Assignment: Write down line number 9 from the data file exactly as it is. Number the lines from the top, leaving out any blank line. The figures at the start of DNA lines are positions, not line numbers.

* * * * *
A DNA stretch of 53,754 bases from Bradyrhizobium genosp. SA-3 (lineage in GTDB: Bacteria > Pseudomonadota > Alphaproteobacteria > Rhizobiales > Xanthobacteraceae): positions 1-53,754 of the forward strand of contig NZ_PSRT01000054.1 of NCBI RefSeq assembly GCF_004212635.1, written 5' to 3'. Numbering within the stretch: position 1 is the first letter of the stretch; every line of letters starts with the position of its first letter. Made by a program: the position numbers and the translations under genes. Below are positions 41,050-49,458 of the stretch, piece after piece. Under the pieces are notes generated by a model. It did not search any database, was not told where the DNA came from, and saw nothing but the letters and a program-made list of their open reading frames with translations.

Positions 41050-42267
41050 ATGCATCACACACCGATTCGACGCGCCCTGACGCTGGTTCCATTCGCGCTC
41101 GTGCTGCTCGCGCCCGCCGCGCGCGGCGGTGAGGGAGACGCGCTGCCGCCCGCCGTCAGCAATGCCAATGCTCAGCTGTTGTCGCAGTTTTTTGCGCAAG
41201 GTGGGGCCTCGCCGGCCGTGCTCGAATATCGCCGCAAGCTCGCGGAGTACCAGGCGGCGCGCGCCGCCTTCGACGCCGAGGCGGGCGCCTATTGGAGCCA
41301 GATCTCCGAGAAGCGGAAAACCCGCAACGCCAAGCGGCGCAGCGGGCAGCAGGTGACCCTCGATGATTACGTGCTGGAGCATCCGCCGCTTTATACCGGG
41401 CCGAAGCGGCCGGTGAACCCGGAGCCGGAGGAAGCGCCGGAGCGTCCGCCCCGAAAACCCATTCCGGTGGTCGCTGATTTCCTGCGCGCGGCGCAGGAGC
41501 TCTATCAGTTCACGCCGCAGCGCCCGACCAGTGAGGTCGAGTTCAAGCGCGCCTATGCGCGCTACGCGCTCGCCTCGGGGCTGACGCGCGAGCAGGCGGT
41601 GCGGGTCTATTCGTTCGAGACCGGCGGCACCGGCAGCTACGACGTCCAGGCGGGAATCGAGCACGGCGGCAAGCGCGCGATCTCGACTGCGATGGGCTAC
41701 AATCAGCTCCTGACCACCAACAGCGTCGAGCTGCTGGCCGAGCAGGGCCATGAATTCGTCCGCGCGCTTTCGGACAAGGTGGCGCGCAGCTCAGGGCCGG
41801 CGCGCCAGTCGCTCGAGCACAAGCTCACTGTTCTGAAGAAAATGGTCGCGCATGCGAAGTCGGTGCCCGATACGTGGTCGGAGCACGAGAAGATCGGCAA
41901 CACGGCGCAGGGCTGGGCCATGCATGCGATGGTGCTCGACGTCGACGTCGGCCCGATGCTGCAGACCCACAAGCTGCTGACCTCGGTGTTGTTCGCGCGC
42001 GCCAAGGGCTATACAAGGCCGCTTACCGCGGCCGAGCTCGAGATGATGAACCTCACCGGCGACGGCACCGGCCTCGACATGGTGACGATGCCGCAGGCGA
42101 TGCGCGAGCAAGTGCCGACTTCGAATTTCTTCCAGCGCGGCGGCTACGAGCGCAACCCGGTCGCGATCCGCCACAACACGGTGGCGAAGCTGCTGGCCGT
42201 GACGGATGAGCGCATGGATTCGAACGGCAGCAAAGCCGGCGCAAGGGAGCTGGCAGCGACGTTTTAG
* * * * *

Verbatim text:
41601 GCGGGTCTATTCGTTCGAGACCGGCGGCACCGGCAGCTACGACGTCCAGGCGGGAATCGAGCACGGCGGCAAGCGCGCGATCTCGACTGCGATGGGCTAC